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Why We Pay More for Walkable Neighborhoods

New data points to the economic power of walkable neighborhoods – and the high cost of living in them.
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Instinct probably tells you that you’ll pay a lot more to live in a downtown apartment, above a grocery store, next to a bar strip and within walking distance of your work place than you will to settle into a comparable home in a bedroom community outside of the city. As this model of compact urban living grows more popular – and every new housing projection reaffirms that it is – walkable places are also growing more expensive.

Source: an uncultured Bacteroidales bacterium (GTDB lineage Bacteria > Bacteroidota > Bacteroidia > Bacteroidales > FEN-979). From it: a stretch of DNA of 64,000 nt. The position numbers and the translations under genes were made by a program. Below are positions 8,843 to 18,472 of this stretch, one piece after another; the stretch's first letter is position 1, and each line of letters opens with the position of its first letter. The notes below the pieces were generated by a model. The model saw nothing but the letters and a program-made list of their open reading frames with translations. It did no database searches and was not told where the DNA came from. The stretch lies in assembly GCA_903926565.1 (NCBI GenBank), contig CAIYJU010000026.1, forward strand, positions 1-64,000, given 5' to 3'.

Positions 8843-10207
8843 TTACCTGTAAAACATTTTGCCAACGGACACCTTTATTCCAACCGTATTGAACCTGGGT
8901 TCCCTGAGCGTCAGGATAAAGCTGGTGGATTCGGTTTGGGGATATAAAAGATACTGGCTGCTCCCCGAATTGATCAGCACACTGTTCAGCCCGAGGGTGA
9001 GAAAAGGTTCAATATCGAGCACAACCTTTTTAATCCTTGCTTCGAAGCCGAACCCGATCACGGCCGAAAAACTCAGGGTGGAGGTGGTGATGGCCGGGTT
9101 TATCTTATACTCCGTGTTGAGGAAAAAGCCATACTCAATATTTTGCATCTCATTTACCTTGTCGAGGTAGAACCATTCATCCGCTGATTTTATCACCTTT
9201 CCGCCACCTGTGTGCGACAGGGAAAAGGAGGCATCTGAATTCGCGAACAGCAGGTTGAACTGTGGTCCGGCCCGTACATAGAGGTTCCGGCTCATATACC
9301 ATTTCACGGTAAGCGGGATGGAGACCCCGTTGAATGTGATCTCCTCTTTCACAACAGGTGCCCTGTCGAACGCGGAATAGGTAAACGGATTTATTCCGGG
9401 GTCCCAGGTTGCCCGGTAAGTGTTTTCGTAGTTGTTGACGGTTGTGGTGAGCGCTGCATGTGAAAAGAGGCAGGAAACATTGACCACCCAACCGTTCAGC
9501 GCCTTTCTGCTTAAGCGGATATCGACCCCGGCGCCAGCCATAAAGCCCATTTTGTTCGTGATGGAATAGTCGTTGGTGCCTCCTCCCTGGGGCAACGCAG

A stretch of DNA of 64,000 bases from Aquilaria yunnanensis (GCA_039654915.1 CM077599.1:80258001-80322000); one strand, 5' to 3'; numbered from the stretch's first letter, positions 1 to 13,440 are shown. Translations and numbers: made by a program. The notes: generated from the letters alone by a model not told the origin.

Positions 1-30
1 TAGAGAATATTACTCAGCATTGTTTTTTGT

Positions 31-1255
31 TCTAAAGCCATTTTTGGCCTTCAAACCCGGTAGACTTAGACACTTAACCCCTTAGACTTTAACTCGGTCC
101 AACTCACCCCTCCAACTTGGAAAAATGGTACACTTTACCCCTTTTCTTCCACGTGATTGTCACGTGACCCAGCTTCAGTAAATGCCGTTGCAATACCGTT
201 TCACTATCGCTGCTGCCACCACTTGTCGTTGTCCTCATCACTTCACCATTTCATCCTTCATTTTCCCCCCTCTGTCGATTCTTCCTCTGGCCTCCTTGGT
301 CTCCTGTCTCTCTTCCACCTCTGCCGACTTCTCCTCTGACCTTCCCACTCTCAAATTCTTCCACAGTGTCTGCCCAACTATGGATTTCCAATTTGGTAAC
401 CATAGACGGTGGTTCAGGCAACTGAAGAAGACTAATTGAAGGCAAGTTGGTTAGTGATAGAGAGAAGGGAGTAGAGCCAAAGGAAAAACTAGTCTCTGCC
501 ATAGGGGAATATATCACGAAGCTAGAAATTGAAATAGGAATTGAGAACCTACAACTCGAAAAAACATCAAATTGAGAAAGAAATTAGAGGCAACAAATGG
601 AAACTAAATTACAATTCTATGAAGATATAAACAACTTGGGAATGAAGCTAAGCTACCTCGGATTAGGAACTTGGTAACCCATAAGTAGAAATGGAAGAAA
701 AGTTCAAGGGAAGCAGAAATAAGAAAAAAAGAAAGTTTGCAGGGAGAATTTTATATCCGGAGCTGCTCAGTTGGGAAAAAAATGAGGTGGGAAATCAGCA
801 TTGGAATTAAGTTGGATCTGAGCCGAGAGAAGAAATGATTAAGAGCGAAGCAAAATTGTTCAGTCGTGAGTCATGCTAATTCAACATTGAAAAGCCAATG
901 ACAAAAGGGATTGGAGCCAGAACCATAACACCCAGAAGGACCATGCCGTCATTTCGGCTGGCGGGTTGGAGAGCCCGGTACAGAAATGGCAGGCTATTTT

Just how much more expensive, though, may shock you. New research from the Brookings Institution has created a five-tiered scale of walkability for metropolitan neighborhoods, from completely non-walkable places (exurban residential communities where everyone gets around by car) to mixed-use, dense and amenity-rich neighborhoods where you may not need a car at all (think, in the Washington, D.C., region, Dupont Circle and Georgetown).